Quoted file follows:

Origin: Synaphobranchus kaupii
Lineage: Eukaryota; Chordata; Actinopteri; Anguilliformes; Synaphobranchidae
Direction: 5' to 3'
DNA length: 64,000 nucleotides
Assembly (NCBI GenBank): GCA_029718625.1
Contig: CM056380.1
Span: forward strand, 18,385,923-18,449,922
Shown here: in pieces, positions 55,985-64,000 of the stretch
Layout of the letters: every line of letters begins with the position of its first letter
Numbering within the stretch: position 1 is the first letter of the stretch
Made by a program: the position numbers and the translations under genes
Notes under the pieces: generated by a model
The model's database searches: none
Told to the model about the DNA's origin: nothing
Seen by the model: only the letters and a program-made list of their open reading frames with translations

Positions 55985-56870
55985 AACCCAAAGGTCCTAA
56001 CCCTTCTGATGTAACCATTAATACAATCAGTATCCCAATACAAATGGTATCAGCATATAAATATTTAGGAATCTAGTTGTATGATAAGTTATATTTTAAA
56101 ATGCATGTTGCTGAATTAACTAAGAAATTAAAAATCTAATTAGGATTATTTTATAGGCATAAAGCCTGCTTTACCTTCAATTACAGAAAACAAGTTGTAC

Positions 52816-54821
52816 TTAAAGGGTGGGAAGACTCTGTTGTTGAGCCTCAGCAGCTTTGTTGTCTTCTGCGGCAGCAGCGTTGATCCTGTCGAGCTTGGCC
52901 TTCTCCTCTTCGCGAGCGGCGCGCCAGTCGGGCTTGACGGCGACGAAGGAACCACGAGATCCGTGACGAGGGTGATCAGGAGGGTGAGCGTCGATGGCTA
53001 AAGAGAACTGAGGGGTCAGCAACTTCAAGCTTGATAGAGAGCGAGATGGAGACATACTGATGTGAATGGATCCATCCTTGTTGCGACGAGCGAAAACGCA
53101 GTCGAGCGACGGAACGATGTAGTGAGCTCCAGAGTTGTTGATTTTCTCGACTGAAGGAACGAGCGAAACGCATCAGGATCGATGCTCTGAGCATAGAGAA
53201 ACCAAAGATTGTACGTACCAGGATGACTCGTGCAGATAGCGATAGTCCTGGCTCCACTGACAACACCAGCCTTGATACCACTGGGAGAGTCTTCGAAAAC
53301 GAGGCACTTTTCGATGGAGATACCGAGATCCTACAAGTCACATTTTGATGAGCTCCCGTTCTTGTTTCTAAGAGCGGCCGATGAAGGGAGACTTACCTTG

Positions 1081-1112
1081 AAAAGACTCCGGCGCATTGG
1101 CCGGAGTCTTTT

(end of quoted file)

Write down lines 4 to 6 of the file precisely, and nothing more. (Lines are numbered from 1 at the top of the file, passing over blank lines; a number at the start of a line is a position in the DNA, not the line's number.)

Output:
DNA length: 64,000 nucleotides
Assembly (NCBI GenBank): GCA_029718625.1
Contig: CM056380.1